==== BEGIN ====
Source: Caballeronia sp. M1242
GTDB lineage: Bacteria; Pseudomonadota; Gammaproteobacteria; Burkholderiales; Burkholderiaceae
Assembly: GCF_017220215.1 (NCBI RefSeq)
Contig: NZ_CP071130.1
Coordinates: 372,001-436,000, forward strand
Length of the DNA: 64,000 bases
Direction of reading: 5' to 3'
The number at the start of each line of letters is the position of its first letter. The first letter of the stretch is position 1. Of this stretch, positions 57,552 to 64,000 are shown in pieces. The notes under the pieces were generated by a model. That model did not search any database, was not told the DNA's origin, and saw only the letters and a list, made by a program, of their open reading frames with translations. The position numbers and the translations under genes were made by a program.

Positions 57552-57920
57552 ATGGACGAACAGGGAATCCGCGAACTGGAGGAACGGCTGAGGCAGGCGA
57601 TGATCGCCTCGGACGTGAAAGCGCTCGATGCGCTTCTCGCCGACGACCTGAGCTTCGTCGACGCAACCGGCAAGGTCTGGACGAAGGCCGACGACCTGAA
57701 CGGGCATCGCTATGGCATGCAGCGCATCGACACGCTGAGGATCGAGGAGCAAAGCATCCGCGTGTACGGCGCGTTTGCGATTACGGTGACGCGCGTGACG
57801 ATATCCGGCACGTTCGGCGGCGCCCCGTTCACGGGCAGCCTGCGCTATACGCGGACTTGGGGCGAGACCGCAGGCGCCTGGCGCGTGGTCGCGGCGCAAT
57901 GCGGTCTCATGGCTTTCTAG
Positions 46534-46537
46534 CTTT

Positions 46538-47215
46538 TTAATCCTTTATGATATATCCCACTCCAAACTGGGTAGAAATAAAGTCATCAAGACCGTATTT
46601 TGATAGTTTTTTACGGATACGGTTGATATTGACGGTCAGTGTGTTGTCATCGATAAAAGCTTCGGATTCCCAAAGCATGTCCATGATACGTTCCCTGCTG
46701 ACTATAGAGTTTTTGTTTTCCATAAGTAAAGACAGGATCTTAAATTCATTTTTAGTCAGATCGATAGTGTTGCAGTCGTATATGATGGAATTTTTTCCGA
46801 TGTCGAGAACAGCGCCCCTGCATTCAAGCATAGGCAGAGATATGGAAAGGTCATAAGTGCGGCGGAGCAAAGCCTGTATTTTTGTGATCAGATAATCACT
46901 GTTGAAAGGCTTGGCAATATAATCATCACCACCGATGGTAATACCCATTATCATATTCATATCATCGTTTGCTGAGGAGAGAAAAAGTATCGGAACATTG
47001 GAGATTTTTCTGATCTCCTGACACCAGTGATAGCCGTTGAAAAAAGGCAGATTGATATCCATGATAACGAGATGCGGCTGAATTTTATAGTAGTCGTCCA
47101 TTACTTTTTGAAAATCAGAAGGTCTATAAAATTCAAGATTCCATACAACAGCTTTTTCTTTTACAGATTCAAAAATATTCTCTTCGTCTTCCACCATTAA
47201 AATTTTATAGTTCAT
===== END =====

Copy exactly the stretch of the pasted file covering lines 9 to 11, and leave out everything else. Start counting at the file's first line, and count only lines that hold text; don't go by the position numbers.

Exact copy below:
Positions 57552-57920
57552 ATGGACGAACAGGGAATCCGCGAACTGGAGGAACGGCTGAGGCAGGCGA
57601 TGATCGCCTCGGACGTGAAAGCGCTCGATGCGCTTCTCGCCGACGACCTGAGCTTCGTCGACGCAACCGGCAAGGTCTGGACGAAGGCCGACGACCTGAA